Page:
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“No company can afford not to move forward. It may be at the top of the heap today but at the bottom of the heap tomorrow, if it doesn’t.” – James Cash Penney
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Futures were already modestly weaker heading into the January Retail Sales report, but the much stronger-than-expected readings have added extra pressure to equity prices as Treasury yields continue to rise. The 10-year yield is on pace to close at its highest level of the year while the 2-year yield is knocking on its cycle highs from late October. Empire Manufacturing for the month of February was still negative but came in better than expected after showing a larger-than-expected improvement from January’s dismal readings. Still on the agenda today, we have Industrial Production, Capacity Utilization, Business Inventories, and Homebuilder sentiment. Lower rates had been helping the housing sector earlier this year, but increases in yields over the last week or so haven’t been helpful.
With Retail Sales on the front burner this morning, we wanted to provide a quick update on the performance of retail-related stocks so far this year. The two most popular ETFs tracking the retail sector are the VanEck Retail ETF (RTH) and the S&P Retail ETF (XRT). Depending on which one you look at, YTD performance varies greatly. RTH has rallied 5.45% since the start of the year, while XRT has nearly tripled that performance with a gain of 16.33%.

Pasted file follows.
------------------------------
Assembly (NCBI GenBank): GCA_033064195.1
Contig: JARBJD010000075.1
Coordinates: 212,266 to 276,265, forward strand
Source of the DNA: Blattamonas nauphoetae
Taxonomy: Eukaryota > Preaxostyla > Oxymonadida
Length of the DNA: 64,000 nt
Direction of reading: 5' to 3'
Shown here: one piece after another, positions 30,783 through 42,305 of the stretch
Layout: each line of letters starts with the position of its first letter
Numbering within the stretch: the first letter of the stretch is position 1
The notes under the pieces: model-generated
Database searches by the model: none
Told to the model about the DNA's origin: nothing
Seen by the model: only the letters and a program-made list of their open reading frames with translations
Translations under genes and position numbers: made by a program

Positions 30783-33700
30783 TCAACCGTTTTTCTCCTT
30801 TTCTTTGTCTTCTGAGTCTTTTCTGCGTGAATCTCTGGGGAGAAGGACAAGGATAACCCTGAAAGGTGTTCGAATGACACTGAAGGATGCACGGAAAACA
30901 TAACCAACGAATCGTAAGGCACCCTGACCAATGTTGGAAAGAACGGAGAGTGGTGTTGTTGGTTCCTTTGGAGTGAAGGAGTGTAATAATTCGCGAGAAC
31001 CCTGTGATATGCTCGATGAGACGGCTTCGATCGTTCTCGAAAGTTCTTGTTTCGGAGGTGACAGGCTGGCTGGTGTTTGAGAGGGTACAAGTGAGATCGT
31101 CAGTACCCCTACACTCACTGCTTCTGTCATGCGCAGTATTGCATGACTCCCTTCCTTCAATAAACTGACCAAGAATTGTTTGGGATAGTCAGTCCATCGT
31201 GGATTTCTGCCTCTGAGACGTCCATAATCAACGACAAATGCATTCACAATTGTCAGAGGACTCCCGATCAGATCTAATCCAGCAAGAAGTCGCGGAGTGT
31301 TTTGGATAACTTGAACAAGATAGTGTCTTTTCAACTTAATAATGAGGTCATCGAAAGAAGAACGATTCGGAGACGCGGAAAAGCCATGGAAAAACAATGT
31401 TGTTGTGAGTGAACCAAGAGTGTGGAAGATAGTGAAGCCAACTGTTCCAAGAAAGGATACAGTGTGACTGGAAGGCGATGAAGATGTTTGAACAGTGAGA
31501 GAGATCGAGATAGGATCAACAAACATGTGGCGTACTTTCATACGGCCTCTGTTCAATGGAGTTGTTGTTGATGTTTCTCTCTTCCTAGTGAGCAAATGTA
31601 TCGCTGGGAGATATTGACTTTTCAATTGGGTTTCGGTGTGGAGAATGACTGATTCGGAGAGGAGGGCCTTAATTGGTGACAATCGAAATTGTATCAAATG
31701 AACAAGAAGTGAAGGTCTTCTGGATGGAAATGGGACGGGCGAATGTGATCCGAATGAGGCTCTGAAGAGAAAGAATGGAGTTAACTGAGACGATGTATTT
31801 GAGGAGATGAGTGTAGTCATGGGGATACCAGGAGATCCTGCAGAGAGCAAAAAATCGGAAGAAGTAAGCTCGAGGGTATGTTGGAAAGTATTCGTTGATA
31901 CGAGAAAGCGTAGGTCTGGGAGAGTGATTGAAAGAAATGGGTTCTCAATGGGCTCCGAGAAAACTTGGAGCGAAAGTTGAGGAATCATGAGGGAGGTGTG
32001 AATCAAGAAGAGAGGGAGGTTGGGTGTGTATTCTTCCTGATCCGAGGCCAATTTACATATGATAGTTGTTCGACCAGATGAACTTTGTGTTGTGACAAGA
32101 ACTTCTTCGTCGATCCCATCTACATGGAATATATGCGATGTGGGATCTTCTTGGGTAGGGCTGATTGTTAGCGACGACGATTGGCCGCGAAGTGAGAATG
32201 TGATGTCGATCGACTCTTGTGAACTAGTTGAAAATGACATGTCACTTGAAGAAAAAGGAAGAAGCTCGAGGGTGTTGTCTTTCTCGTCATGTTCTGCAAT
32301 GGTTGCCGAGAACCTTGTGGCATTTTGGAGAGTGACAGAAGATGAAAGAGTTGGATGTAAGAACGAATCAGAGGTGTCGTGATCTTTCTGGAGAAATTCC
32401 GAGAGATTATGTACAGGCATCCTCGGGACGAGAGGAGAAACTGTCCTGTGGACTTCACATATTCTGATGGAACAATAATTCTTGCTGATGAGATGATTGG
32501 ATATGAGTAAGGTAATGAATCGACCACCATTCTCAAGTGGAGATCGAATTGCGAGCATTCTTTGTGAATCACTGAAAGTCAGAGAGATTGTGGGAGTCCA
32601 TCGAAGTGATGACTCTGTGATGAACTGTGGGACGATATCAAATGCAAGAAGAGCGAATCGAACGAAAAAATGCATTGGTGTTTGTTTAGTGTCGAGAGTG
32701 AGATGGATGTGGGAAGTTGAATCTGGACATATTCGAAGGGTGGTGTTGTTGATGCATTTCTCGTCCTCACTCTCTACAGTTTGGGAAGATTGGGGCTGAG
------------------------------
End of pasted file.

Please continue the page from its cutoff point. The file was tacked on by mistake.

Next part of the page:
So, what explains the outperformance this year? Looking at the top ten holding of each ETF and their YTD performance, they may be retail-related ETFs, but they sure don’t have a lot in common. XRT is basically a broad-based equal-weighted ETF where no company has a weighting in excess of 2.5%. RTH, however, is a more top-heavy market cap-weighted tracker of the retail space. In RTH, Amazon.com (AMZN) accounts for over 20% of the holdings, Home Depot (HD) accounts for 8%, and Walmart (WMT) and Costco (COST) each have a weighting of about 6%.
As shown in the chart below, not one of the top ten holdings of XRT is also a top-ten holding of RTH, and all of the top ten holdings of XRT are up sharply YTD. In fact, the worst-performing top ten holding of XRT (Children’s Place) is still up over 25% YTD which is more than five percentage points better than the top performing top ten holding of RTH (AMZN).
The performance disparity between the two ETFs hasn’t just been confined to this year. Looking at the relative strength of the two ETFs over the last three years shows how they have traded off between periods when each one took the lead. From the early days of COVID through early 2021, XRT outperformed RTH by a wide margin, but during the bear market of 2022, it was RTH that outperformed as the largest cap retailers went down less than many of the smaller ones. This year, though, the tide has been turning in the first six weeks of the year. Despite tracking the same sector of the economy, the performance of both XRT and RTH over the last three years shows how even if you get the macro trend right, how you implement the trade will be just as, if not even more important than the premise behind the trade in the first place.
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